Christians laud Serra for his tireless, impassioned efforts to convert Indians to the faith. Pope John Paul II beatified him in 1988. Others see the forced, if not brutal, denial of their native faith in a different light. The missions have been likened by critics to religious forced labor camps rather than churches.   read more

U.S. and India to Increase Bilateral Trade to $500 Billion

U.S. Secretary of State John Kerry said that the United States wanted to increase bilateral trade with India to $500 billion a year, a five-fold jump from $97 billion in 2013. He was in India for a two-day visit to set the stage for U.S. President Barack Obama's visit later in the month. This is the first time that a U.S. president has been invited to be the chief guest at the Republic Day celebrations on January 26.   read more

U.S. Trails Allies in Percentage of Women on Corporate Boards

One thing the U.S. could do is mandate a higher rate for American corporations, which Norway did when it imposed the world’s first gender quota seven years ago. Businesses there must meet a 40% standard. Some other European countries have adopted their own floor for female representation in boardrooms. U.S. companies might even find it to their advantage to have more women on their boards. Studies have shown that companies with more women on their boards do better than those with less.   read more

After 10 Years, Foreign Terror Case against Palestinians comes to Trial in New York

The attacks included a 2002 attack on Hebrew University’s Frank Sinatra cafeteria; a machine-gunning that year on Jerusalem’s Jaffa Road; and a 2004 suicide bombing of a bus in Jerusalem. Lawyers for the PLO have condemned the attacks, which killed dozens and wounded hundreds of others. But they insist the defendants weren’t responsible for the terrorism, and inferred that Hamas and Fatah should be the ones being sued. “The men and women who did this aren’t here,” Mark Rochon told the jury.   read more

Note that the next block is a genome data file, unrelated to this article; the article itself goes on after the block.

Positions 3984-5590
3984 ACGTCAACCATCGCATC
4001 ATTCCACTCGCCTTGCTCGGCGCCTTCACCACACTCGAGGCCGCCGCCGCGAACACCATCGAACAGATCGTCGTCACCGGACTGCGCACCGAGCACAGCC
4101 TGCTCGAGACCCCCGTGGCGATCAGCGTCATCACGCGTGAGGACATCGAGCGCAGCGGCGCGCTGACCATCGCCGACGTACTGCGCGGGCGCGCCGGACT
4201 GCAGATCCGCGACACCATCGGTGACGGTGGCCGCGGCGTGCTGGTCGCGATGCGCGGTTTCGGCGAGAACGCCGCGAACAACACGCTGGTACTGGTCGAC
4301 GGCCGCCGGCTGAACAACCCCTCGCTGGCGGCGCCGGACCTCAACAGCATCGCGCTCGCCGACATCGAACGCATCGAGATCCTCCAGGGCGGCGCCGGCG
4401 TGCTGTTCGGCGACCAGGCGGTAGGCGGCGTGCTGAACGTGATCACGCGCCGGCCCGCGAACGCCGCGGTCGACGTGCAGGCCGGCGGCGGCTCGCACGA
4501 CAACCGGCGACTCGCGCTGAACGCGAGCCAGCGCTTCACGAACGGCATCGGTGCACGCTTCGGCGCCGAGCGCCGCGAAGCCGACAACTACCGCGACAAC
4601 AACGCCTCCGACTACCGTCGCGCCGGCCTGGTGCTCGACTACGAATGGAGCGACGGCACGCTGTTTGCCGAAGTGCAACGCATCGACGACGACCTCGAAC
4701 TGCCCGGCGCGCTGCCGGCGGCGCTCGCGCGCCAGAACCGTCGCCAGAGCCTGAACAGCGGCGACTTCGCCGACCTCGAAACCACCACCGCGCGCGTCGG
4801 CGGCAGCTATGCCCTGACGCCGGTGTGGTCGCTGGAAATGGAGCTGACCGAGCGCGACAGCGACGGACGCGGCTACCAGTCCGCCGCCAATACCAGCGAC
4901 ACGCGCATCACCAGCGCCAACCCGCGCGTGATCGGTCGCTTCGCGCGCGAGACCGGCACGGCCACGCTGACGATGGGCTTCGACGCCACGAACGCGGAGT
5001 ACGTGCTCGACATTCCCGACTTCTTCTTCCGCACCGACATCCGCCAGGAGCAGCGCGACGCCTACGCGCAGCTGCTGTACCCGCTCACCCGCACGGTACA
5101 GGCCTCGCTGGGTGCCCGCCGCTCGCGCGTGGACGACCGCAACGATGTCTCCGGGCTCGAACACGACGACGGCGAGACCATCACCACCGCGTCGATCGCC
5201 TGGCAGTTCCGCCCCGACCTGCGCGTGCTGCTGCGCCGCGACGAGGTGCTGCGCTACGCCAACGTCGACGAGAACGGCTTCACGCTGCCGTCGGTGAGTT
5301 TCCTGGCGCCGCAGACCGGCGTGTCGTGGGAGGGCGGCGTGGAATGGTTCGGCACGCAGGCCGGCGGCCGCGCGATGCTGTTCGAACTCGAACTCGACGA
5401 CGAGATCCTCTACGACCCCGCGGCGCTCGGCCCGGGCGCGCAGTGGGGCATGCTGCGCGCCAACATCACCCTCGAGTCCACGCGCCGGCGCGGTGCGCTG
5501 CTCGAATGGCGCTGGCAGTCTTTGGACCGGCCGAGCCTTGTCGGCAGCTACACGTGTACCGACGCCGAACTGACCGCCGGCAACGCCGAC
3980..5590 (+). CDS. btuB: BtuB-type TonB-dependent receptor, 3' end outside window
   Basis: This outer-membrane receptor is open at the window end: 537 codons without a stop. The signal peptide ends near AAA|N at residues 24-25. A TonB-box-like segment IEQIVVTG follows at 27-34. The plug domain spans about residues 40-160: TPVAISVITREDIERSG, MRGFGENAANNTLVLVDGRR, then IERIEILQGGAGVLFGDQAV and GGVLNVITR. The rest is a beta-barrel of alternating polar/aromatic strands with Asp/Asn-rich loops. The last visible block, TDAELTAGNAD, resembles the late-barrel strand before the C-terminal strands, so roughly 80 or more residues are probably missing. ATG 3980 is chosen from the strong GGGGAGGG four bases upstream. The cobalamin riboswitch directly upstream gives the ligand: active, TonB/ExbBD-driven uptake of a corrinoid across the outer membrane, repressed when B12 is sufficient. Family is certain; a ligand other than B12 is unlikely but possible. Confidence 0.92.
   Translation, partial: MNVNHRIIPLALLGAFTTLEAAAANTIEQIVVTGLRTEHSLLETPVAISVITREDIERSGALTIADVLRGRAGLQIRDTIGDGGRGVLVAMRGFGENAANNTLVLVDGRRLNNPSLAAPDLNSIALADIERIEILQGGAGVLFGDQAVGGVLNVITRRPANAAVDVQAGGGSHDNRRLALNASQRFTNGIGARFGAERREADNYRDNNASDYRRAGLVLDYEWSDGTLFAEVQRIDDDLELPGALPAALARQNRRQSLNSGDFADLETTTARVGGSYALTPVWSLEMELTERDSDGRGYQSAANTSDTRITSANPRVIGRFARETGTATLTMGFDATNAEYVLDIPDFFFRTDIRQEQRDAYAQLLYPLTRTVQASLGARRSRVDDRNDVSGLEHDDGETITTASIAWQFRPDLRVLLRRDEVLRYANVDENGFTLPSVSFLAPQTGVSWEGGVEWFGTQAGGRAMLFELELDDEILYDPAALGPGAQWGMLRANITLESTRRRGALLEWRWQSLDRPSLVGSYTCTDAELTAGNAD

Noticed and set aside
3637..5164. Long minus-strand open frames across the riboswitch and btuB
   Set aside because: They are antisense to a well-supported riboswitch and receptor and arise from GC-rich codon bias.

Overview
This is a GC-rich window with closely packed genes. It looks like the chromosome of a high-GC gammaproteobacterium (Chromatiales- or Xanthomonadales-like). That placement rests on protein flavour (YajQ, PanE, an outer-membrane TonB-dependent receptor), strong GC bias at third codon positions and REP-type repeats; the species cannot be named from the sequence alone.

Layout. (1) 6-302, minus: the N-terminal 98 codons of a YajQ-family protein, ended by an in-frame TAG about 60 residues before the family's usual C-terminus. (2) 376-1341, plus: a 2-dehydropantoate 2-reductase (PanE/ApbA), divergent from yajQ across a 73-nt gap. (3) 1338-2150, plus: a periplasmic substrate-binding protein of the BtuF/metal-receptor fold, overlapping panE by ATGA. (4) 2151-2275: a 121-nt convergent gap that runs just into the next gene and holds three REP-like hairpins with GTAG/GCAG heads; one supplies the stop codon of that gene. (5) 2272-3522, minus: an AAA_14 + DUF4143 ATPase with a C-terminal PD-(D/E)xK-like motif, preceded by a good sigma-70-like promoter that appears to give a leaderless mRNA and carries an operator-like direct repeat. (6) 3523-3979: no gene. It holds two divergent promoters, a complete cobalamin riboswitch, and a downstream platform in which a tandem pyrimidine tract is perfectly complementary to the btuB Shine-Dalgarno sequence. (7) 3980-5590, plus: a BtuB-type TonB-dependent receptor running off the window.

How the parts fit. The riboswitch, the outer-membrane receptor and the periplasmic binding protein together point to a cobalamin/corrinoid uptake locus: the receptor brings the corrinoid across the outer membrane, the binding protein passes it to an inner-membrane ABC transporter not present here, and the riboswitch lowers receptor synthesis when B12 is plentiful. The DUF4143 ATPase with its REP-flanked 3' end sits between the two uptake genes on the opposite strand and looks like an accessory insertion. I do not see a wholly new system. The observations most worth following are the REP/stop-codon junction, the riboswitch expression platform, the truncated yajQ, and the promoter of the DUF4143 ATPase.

U.S. Court Cleared to Rule on Who Owns 1 Million Barrels of Oil from Iraqi Kurdistan

The legal battle over who controls the oil landed in a U.S. court in July, where lawyers for both sides filed competing motions. The following month, Judge Miller dismissed the lawsuit, concluding that U.S. maritime law is inapplicable to the case. Miller then accepted an Iraqi argument that showed U.S. courts do have jurisdiction in the case. Meanwhile, the oil has sat in the tanker United Kalavrvta, which has remained 60 miles off the coast of Galveston.   read more

Cuban Criminals Exploit 1966 Law to Commit Health Care Fraud and other Financial Crimes

Cubans are allowed to enter the United States without visas or background checks and are given permanent resident status after one year and one day. Those from other countries can wait years and even decades for their green cards. That access to the United States has made Cubans the leaders in Medicare fraud. Those born in Cuba represent less than 1% of the U.S. population but commit 41% of Medicare fraud.   read more

Chinese Government Imprisons Brothers of U.S. Journalist

The target of the intimidation is journalist Shohret Hoshur, who works for Radio Free Asia in Washington. Hoshur fled China in 1994 after the government went after him for his reporting. But his continued coverage of events back home has resulted in three of his brothers being imprisoned, according to Hoshur. The harassment of Hoshur’s family began in 2009 when he reported on a Uighur torture victim.   read more

Obama Administration Orders Foreign Fish Importers to Meet U.S. Dolphin and Whale Protection Standards

The U.S. imports about $30 billion worth of seafood annually. Americans eat 5 billion pounds of seafood per year, and about 90% of it is imported from countries that don’t protect marine mammals caught in fishing operators’ nets from being killed. The rule change would impact 122 countries that currently sell fish to American importers. Latin America, India and China are among the biggest of them.   read more
1 to 16 of about 1576 News
1 2 3 ... 99 Next